SdlR: Well, you know, Spider-Man is a guest star in Venom Lethal Protector, so I like that book. I like Venom Lethal Protector #1, not only does it have Spider-Man, but it's the first time Venom has his own book, so it's a win-win, and so that's my favorite right there.

MH: What do you feel was your break-out job?

SdlR: Well, that's kind of hard because the first job I got at DC comics was on Action Comics. Now Action Comics was around the longest, it featured Superman, and I got to work on it as my first job, so you can't beat that. Then over at Marvel Comics, you know after I worked on Hercules, it wasn't too long before they gave me some Spider-Man work, and I was just lucky and fortunate that people liked what I was doing. Artist, pencillers, and editors, they just continued to give me work. I appreciated that.

MH: I really liked the work you did on the first issue of Predator.

Predator #1

SdlR: Thank you, yeah, I was supposed to do four issues, so I worked on #1 and #2 with Chris Warner, and you know, the pages were a little slow in coming, and I had plenty of Marvel work, and I just tried to slip that in there because I really like Chris Warner's work and I really like the character of the Predator, but two issues was all I could do when I was supposed to do four.

MH: Who are some of the past or present artists you wish you could ink?

SdlR: Well, people I grew up as a kid admiring, you know, like Jack Kirby. I didn't get to work with Jack Kirby on anything that he drew as far as comics, but at a convention in 1983, I sat next to him and I got to talk to him all day long, and Jack Kirby, he didn't draw at shows like artists will do now, so it was very rare to see Jack Kirby draw at a show. He did do it, but it would not be like taking commissions from anybody at all. He might do one drawing for an auction, maybe because a little kid asked him, but he wouldn't draw like so many of the artists you see at conventions now. He'd sign books and talk to people, and I got to sit with him, and listen to him, and he actually did do a drawing for a little kid that day. So, that was cool. So, Jack Kirby, and then Carmine Infantino is another artist that goes way back. I got offered a big Batman Brave and the Bold job in 1982, and I was just worried that I would just mess it up, and so I turned it down, and years later I told Carmine this when I saw him at a San Diego Comic Con, he goes, "Man, that was just silly, you should have just done your best and I would have been fine with it, I'm sure." And that was very nice to hear. So there's those two guys, and other people like that, people that did comics in the '60s when I was first introduced to them, those are the people that mean a whole lot to me on an emotional level and also on an artistic level. I knew they were good then, and I was right as an adult as well!

MH: Which pencillers do you feel have been the best matches for your style?

SdlR: You know, I like to think that I can compliment any type of style. I didn't work too long on any one book. I did a few issues here and there because I liked the variety of working with a whole lot of different people and a whole lot of different styles, so I embraced all kinds of different styles, and I never got any negative feedback, I just got positive remarks from the artists and editors whose books I did and worked for.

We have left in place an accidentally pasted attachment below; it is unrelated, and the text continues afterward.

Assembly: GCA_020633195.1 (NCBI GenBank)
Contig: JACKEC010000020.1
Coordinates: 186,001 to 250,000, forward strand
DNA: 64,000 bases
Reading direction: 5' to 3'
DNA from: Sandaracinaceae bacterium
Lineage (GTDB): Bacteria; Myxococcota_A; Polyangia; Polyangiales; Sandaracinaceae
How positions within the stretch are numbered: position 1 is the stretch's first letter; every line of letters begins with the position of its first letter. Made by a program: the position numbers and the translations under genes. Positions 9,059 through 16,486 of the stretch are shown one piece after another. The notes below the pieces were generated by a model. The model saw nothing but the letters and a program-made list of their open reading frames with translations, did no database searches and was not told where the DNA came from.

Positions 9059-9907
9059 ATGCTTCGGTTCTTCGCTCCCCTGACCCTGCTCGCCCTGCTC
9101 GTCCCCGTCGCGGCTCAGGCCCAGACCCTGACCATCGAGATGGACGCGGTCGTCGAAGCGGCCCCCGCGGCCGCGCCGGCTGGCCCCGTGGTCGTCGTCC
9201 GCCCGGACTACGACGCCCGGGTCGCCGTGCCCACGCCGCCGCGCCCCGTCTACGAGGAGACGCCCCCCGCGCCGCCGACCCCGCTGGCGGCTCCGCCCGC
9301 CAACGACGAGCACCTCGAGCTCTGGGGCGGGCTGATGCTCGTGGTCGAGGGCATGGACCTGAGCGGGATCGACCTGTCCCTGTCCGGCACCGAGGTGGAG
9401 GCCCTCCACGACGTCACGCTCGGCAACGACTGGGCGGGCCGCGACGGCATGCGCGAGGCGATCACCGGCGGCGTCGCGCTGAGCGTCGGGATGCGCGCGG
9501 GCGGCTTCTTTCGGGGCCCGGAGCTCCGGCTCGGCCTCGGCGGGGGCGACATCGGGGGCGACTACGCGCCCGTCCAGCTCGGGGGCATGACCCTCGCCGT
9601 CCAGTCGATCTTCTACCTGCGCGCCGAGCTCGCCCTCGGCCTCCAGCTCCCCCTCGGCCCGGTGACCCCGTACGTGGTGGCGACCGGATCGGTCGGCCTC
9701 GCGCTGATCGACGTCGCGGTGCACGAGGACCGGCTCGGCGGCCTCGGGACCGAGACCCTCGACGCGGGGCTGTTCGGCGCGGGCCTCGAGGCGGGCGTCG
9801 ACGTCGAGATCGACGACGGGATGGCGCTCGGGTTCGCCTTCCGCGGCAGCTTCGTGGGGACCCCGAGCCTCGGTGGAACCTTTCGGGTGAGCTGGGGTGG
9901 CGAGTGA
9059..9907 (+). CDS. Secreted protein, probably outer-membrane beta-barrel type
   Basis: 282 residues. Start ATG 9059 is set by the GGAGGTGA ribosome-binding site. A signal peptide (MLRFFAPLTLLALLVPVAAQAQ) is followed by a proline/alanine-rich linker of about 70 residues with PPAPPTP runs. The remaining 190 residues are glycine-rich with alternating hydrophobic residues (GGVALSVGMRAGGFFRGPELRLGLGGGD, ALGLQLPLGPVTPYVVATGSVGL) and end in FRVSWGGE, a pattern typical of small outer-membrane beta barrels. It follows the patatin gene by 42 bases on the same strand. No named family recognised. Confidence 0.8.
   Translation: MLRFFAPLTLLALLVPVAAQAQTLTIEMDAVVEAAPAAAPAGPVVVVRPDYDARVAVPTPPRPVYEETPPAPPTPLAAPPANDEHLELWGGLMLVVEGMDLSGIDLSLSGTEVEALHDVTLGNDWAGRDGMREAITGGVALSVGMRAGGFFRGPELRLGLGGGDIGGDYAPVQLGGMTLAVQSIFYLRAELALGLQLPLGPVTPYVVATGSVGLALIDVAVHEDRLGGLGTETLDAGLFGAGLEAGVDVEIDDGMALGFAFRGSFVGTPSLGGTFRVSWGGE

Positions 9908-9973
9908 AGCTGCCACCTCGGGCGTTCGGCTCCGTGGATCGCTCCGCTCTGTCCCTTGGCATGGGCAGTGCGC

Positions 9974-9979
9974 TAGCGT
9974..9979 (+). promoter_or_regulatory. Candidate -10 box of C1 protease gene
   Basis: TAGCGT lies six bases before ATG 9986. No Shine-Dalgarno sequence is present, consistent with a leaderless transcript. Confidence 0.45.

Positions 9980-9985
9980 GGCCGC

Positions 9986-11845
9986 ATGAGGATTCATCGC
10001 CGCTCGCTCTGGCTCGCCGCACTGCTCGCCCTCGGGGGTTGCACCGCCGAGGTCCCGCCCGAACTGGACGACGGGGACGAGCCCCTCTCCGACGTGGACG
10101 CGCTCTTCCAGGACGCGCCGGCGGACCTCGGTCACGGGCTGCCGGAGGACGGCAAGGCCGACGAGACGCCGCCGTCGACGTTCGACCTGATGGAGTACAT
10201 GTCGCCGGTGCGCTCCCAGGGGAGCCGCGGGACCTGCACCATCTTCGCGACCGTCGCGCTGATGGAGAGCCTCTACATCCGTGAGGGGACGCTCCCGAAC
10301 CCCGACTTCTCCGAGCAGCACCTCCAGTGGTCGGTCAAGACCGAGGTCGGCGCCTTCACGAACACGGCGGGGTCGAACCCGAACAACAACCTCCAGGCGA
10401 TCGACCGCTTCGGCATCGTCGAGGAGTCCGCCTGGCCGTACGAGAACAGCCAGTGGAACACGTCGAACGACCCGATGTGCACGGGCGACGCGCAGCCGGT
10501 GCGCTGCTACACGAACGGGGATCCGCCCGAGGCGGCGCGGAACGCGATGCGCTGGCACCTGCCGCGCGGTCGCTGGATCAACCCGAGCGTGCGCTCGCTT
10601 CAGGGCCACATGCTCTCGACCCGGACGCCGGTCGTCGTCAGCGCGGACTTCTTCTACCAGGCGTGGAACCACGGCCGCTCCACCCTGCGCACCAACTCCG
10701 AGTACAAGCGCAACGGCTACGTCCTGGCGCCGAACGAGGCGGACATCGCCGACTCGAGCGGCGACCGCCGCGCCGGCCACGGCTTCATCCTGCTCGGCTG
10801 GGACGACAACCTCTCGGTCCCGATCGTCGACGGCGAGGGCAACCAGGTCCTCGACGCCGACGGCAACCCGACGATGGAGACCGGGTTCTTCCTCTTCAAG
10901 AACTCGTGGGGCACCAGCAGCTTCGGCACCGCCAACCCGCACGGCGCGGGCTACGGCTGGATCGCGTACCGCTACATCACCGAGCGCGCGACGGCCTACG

MH: That's awesome. I've noticed looking through your work history, and you've worked for pretty much everybody.

SdlR: Yeah, I've worked for everybody and I've worked on almost every single character, other than Deadpool. And the reason for that is because

I was working on Spider-Man and Venom stuff, and that was more fun for me, and for me Deadpool was a minor character at that time, and he didn't have the

big appeal and popularity that he has now.

MH: Which pencillers were your favorites to ink?

SdlR: I would say that, if you're familiar with fanzines, they were amateur publications, and in the '60s people like Roy Thomas and Jim Starlin worked and produced material for fanzines, and I really enjoyed people that I saw doing fanzine work. Like Jim Starlin did comic book stories for a fanzine called Star-Studded Comics published here in Texas out of Dallas where I live now, and I got to work with him on Dreadstar for about year, he hand-chose me to work on his books. I also like Rich Buckler, another person who helped me immensely. At DC, if it wasn't for Rich, it would have been much harder to get into comics there, but he liked what I was doing and spoke up for me with the executive editor at DC and I got work because of Rich's faith in me. So, people like that. And I can't leave out Bob Layton. Like I mentioned earlier, he spoke up to the editor at Marvel, and I have Bob to thank along with the editor Mark Gruenwald, for getting me work at Marvel.

MH: With all of your time and experience in the comic book industry, how do you feel the future looks as a whole?

SdlR: Well, you know, I'm not sure that that popularity is extending to comics as it should. Comic books published now have a smaller print run, and it's much harder to compete with other forms of entertainment like, you know, movies and video games and other things we didn't have as much in the '60s, '70s, and '80s. There's still a lot of good artists and writers doing excellent material for comic books in all kinds of styles, you know, from cartoony to realistic to funny, all kinds of artists, and there's a place for them, so I'm glad to see that and I just hope that comics keep going. And with the conventions that I go to, I see that happening.

MH: So do you feel kind of like as much popularity as these movies are getting, the people just aren't going to their local comic book shops to find out about these characters they're watching on the big screen?

SdlR: Yeah, you know, just not as much. I've talked to some comic shop owners, and they get some people in, but say with the popularity of the Venom movie and the Avengers movies, you should get a lot more people coming into comic shops.

MH: Almost like there's too many options?

SdlR: Yeah, there's other things they can entertain themselves with in this superhero genre. But I enjoy the comic books, though I don't buy them as much because I'm so busy, I just transitioned to comic cons and doing commissioned art for people.

You can follow and engage with Sam de la Rosa on Facebook @artistsamdelarosa and on his website at where you can find his fantastic commissioned artwork and sketches. Be sure not to miss him at San Diego Comic Con July 17th-22nd, 2019!

27 views0 comments